Tuesday, June 2, 2020

What UUs Believe About God

If the title of today’s service made you nervous- you’re not alone. In a room with 50 Unitarian Universalists, you are likely to have 55 different beliefs about the divine, and a bunch of different feelings about just saying the word “God.”

Since our earliest days both Unitarians and Universalists have stood up for the right of each person to believe what is in their heart about God. Way back in 1568 King John Sigismund, the first only Unitarian King, issued the broadest edict of religious toleration in Europe at the time, (granting the Socinians the same level of toleration as was already enjoyed by the Catholics, the Lutherans, and the Calvinists) saying:
“In every place the preachers shall preach and explain the Gospel each according to his understanding of it, and if the congregation like it, well, if not, no one shall compel them for their souls would not be satisfied, … for faith is the gift of God, this come from hearing, which hearing is by the word of God.” 
My childhood home
As your minister I can’t tell you what to believe; you will listen to what I say and see how it sits with your soul. As UU theologian Rebecca Parker tells us: “UUs do not have a creed, but this living tradition, our history, is like a house we live in that we did not build - the house we live in and care for. We must know it in order to preserve that which is worth preserving, and change what needs changing.”

So today I’d like to give you just a bit of a house tour. You may not agree with everything in our history, but as Parker suggests, by doing a hosing inspection, we know what we want to preserve and what we want to change. We know where we agree and where we dissent. Our Universalist ancestors back in the 18th century were troubled by the Calvinist theology which suggested that humans are fully depraved and in bondage to sin and subject to God. Our Universalist Ancestors were Christians, but with a radical belief in Goodness and love, God’s love and goodness, and our own capacity for good. They dared to ask the heretical question “why would a loving God create people only to damn them to hell?” At the center of their theology was the belief that no one was excluded from God’s love.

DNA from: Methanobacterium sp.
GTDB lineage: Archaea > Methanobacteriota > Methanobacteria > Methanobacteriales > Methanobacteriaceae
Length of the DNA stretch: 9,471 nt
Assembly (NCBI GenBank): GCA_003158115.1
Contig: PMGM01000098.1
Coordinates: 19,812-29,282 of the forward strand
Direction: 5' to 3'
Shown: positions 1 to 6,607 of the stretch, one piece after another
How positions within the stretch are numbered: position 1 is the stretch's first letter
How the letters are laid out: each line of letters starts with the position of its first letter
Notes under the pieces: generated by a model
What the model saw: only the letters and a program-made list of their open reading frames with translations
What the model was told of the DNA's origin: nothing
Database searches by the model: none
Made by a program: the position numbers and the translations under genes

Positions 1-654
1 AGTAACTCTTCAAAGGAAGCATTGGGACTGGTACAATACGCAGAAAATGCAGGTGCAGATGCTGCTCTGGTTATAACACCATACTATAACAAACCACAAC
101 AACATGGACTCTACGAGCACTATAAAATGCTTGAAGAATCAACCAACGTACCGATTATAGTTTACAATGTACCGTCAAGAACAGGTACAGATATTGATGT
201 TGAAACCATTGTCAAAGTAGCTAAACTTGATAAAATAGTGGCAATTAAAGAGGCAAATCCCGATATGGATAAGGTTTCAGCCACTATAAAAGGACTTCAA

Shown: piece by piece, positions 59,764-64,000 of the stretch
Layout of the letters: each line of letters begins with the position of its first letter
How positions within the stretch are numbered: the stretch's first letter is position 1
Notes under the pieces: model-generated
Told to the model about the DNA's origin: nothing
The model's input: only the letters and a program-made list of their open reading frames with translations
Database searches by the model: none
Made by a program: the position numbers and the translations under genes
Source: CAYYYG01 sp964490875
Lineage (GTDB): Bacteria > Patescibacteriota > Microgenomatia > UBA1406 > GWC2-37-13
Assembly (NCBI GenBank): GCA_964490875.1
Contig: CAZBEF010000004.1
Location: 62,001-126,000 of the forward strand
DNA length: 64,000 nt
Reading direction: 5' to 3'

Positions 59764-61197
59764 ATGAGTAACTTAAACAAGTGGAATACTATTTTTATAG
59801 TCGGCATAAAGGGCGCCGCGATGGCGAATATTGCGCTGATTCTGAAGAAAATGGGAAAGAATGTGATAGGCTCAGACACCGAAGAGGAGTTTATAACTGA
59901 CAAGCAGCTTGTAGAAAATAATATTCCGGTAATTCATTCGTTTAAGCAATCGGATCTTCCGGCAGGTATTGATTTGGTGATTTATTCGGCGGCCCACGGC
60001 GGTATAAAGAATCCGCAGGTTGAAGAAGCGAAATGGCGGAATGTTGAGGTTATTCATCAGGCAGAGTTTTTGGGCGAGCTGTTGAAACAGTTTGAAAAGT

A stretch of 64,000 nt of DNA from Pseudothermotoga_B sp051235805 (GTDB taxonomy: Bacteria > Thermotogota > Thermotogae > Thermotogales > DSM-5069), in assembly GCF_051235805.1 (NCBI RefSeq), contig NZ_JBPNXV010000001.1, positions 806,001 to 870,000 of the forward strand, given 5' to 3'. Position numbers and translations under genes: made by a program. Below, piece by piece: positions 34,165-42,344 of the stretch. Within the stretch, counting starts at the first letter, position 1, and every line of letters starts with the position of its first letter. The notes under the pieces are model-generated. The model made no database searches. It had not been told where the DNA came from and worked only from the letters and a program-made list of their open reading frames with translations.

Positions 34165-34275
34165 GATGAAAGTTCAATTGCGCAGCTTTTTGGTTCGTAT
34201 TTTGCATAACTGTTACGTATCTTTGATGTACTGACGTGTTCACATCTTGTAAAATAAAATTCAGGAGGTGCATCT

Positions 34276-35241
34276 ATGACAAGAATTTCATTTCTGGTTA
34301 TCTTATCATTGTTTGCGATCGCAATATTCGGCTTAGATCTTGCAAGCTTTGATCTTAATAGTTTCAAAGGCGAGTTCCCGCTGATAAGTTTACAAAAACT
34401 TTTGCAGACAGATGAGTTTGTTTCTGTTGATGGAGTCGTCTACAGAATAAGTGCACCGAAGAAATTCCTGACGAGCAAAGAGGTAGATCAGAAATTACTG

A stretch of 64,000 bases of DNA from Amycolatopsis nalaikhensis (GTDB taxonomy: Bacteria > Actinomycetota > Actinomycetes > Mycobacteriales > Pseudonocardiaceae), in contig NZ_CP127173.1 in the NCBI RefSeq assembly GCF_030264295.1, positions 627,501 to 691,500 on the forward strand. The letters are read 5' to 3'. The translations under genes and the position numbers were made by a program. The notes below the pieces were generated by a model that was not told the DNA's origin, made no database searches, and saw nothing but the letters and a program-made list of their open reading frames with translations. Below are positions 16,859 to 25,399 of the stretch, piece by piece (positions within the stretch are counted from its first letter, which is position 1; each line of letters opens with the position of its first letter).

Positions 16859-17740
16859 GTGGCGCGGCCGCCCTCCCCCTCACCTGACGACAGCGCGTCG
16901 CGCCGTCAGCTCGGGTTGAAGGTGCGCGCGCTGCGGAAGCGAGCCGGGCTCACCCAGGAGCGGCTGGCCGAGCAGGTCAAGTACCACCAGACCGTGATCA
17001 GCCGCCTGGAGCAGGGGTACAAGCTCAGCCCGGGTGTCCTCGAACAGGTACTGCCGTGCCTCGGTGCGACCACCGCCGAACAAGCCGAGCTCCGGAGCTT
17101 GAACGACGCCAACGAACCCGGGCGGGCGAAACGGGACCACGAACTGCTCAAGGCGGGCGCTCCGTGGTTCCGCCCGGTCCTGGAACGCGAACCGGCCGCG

But not all UUs believe in God. This became an important part of our movement in the early 20th century with the birth of the humanist movement, in which Unitarians had an important role. This was the time of WW 1 and the Spanish Flu, when it was hard to have faith in the old images of God. Perhaps what’s happening in our country right now is calling you to question and rethink some of your beliefs too. The early 20th century was also a booming time for science, and the Unitarian side of our tradition was grounded in the idea that reason and science must be compatible with religious beliefs. Humanism de-centralizes God and theology, and instead emphasizes ethics and human action. Some Early humanists were Atheists, but all believed that instead of arguing about doctrine and theology, it was important to live an ethical life.

Both Unitarians and Universalists always believed that humans have good capacities, including conscience and freedom to act. For UU theists we might believe that those qualities are given to us by God, and mirror those qualities in the divine. For Humanists, our capacities and freedoms are uniquely evolved in humans and take on central importance – if there is no God, this is our mess to fix.

UUs today, be they theist, agnostic or Atheist, tend to believe in our own capacities to do good, to make good choices, and the importance of living out those good choices.

In front of my childhood home